Great Britain

Cervical cancer at 30 means I’ll never be a mum – I wish I hadn’t skipped my smear

AT just 30-years-old, Ally Meller's dreams of becoming a mum were completely crushed.

The fitness instructor, from Los Osos, California, is battling an aggressive form of cervical cancer - and faces the devastating prospect of going through early menopause.

And what made Ally's diagnosis even more heart-wrenching was that she had skipped a smear test ahead of her wedding to her partner Jason.

Ally's friend Emilie Delworth is now sharing her pal's story to raise awareness of cervical cancer - and to raise money to help Ally get back to full strength.

She said: "It was devastating for Jason and Ally to let go of their dreams of biological children while also trying to understand a complex cancer diagnosis in a 30 year old woman."

Ally’s diagnosis came to light after a string of frustrating visits to Planned Parenthood, who couldn’t offer multiple services in one visit.

Ally chose to forgo the smear test for an STD test instead and the doctor reportedly told her she had chlamydia via visual diagnosis.

And medics said they couldn't perform a smear test until the visible white blood cells cleared up.

During a follow-up call, Ally was told the STD was in fact negative and Ally then began to wonder if there was something wrong with her copper IUD birth control.

However, being young and extremely healthy, Ally allowed the thought to pass and focused her attention on running an ultramarathon.

A week before her hen party in August 2019, Ally visited the clinic again where the IUD was removed and she began bleeding.

Spotting can be normal after the removal of an IUD but Emilie says “Ally’s bleeding got much worse from there, tainting her bachelorette party, Hawaiian vacation, wedding and reception”.

A visit to a specialist then confirmed that Ally did in fact have cervical cancer.

The diagnosis came just weeks after her dream wedding in Hawaii to childhood sweetheart Jason, whom she had reconnected with in 2017, ten years after they split.

Emilie said: "The news and subsequent treatment have put a lot of pressure on the newlyweds but Ally has all positive things to say about her husband.

"His teamwork mentality and calm demeanour are guiding her through this time."

Cervical cancer is often considered a “slow growing” cancer but Ally’s tumour grew so rapidly, the doctors thought it to be too risky to harvest Ally’s eggs.

And now Ally is dealing with the realisation that radiation and chemotherapy will force her to go through early menopause.

Ally's friends are currently trying to raise money to help the newlyweds get through their first years as a married couple, cover their “outrageous” medical bills and donations to charities including 17 Strong.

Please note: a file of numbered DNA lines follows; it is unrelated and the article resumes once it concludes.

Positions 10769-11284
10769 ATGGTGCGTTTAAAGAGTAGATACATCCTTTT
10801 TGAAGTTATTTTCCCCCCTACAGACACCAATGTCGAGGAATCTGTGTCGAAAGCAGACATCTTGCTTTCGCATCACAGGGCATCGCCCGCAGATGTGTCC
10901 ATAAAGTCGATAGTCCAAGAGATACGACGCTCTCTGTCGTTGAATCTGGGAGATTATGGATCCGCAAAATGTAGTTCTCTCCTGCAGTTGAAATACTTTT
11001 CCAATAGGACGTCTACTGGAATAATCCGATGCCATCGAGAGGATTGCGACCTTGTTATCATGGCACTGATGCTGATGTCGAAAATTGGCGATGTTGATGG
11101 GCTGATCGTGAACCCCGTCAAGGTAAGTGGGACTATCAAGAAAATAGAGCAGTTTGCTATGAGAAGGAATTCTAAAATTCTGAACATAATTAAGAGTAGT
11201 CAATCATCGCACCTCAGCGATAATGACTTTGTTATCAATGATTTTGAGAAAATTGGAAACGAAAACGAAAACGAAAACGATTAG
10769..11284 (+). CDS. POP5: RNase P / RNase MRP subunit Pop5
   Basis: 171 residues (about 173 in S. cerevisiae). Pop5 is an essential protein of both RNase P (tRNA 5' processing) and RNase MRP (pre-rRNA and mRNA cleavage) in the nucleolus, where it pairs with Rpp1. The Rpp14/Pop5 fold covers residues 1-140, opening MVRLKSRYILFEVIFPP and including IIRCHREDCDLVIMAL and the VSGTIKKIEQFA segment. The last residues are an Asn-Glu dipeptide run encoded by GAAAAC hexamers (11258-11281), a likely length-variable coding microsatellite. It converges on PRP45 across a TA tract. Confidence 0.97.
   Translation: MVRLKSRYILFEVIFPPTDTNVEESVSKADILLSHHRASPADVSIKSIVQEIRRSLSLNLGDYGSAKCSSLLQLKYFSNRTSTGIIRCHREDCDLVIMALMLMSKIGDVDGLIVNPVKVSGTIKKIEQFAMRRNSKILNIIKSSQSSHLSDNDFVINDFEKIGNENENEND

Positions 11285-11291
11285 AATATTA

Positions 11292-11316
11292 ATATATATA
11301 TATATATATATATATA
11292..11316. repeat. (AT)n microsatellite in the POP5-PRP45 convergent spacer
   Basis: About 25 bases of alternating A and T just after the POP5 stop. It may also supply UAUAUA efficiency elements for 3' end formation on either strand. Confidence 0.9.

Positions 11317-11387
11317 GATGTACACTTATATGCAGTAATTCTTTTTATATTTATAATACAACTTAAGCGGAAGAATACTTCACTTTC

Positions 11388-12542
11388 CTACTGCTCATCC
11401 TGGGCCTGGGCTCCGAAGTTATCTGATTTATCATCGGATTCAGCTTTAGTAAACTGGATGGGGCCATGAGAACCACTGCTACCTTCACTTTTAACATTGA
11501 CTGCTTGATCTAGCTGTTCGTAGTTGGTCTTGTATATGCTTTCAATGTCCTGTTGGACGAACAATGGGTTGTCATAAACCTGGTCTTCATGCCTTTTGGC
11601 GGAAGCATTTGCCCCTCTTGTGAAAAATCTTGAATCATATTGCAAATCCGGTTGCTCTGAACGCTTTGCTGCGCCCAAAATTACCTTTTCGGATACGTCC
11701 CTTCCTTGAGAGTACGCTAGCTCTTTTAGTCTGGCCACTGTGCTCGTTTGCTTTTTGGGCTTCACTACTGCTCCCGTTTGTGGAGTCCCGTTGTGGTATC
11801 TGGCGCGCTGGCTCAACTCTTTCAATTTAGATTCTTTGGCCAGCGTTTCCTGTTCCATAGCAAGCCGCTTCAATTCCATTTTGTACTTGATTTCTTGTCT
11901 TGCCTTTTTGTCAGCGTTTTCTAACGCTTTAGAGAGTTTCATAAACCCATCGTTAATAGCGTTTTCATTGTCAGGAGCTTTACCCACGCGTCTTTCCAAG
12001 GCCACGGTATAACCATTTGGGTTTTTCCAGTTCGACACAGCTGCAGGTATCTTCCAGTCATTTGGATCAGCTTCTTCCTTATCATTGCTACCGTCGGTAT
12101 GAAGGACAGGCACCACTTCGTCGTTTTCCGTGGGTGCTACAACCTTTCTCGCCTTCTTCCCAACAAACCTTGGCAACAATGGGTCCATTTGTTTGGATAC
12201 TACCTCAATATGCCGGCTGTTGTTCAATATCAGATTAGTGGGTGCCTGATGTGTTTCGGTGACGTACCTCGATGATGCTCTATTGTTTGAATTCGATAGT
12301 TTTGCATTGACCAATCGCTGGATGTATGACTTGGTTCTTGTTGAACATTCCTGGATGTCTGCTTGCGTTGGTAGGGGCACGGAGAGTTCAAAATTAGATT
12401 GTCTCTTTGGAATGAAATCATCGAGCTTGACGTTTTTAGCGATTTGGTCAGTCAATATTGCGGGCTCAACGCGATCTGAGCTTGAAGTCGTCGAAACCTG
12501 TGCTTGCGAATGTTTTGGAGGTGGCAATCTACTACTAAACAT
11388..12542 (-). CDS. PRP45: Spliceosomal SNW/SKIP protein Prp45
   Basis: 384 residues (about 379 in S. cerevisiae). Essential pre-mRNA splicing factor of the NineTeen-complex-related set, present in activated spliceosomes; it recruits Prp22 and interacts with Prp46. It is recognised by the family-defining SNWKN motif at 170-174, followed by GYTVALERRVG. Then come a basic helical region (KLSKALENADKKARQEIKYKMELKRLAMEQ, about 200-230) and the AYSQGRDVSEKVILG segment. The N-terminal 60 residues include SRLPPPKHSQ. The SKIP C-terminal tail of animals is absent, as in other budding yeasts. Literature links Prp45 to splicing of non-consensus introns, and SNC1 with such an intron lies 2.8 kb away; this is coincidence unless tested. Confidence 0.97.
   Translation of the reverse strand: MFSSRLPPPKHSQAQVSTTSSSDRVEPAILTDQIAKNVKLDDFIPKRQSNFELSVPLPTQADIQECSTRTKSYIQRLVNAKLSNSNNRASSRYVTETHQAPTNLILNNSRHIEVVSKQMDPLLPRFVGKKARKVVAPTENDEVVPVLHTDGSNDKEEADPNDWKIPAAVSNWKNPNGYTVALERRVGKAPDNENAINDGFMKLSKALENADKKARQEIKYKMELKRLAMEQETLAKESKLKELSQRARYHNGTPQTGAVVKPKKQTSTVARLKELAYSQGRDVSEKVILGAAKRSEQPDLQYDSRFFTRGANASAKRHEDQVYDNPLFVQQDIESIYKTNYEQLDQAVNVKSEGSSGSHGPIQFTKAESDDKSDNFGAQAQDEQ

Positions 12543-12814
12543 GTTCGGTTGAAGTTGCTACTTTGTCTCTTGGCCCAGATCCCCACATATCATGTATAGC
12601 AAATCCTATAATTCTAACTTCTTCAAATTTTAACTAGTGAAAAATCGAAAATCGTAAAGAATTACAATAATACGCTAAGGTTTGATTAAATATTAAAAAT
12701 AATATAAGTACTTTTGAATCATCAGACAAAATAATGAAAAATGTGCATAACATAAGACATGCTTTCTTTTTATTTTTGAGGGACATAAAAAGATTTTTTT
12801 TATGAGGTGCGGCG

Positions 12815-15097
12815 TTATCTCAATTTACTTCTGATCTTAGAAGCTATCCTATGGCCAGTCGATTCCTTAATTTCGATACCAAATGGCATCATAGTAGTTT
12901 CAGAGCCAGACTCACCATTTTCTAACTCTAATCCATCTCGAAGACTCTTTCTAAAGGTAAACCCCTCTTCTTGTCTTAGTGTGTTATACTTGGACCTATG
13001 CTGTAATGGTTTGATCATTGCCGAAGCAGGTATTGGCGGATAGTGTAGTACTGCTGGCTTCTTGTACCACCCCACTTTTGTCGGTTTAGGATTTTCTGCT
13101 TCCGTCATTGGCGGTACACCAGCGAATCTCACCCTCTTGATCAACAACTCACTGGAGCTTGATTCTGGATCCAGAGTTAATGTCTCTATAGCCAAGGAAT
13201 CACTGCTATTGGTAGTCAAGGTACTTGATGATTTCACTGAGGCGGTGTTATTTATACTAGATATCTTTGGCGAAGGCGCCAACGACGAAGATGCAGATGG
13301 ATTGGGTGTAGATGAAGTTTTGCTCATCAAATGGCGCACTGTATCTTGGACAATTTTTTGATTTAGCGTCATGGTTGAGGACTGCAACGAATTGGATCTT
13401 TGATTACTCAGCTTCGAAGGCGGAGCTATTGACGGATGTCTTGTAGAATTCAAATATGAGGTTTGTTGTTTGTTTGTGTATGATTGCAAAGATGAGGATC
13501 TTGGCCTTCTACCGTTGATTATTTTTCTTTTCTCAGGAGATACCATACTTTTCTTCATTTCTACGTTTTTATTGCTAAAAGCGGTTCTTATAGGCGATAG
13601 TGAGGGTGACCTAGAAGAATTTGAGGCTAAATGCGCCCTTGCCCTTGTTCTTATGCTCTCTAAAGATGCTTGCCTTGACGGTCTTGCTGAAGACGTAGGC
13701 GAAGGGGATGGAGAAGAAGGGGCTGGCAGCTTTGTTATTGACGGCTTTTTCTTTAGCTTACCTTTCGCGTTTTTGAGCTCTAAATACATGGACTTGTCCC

The 5 early signs you could have ‘silent killer’ cervical cancer

Early signs can include:

1. Abnormal bleeding (during or after sex, between periods and also post-menopause)

The most common and earliest sign of cervical cancer tends to be irregular bleeding.

It happens when the cancer cells grow on the tissue below the cervix.

It's an especially alarming sign in postmenopausal women who no longer have periods. There's no age limit to developing cervical cancer.

2. Unusual vaginal discharge

Everyone's discharge is different, so it's a case of knowing what is normal for you.

If you find that the colour, smell and consistency has changed, then that's something you really need to have checked out.

When cancer lacks oxygen, it can cause an infection which leads to strange smelling discharge.

3. Discomfort or pain during sex

Pain during sex can be a sign of a number of different issues, but one is cervical cancer.

Because the disease often comes with no symptoms, pain during intercourse is one of the key indicators. It can be a sign that the cancer is spreading to surrounding tissues.

4. Lower back pain

It could be down to you straining something in the gym, or it could be a warning sign that something's wrong with your reproductive organs.

Persistent pain - just one off twinges - in the lower back, pelvis or appendix can be a symptom of cervical cancer.

5. Unintended weight loss

While effortless weight loss might sound like the answer to many of our prayers, it's never a good sign if it happens seemingly without cause.

A loss of appetite and unexplained weight loss tend to be signs that the body isn't working properly - it's trying to conserve energy. If you notice that you're not eating as you normally do, go to your GP.

As the disease progresses, it can also result in:

In particular, Ally is not able to work at the moment while she battles the devastating condition.

“Ally hasn’t been able to work at all since her treatments began," Emilie said.

"She is a personal trainer and exercise instructor and has been too sick and fatigued to exercise, let alone walk around the block."

Despite this, Ally is fighting to get back to full strength and looking forward to returning to her job as a fitness instructor.
Emilie added: "She can’t wait to get back to it.

"She teaches boot camp, spin and yoga, teaches private clients and works in a restaurant part time.

"Ally is so naturally energetic and that has been stripped from her, yet another way in which cancer has torn her life apart.”

Ally has also been working on a book chronicling her experiences and hopes to publish in 2020.

Millions at risk of cervical cancer as women shun smear tests in record numbers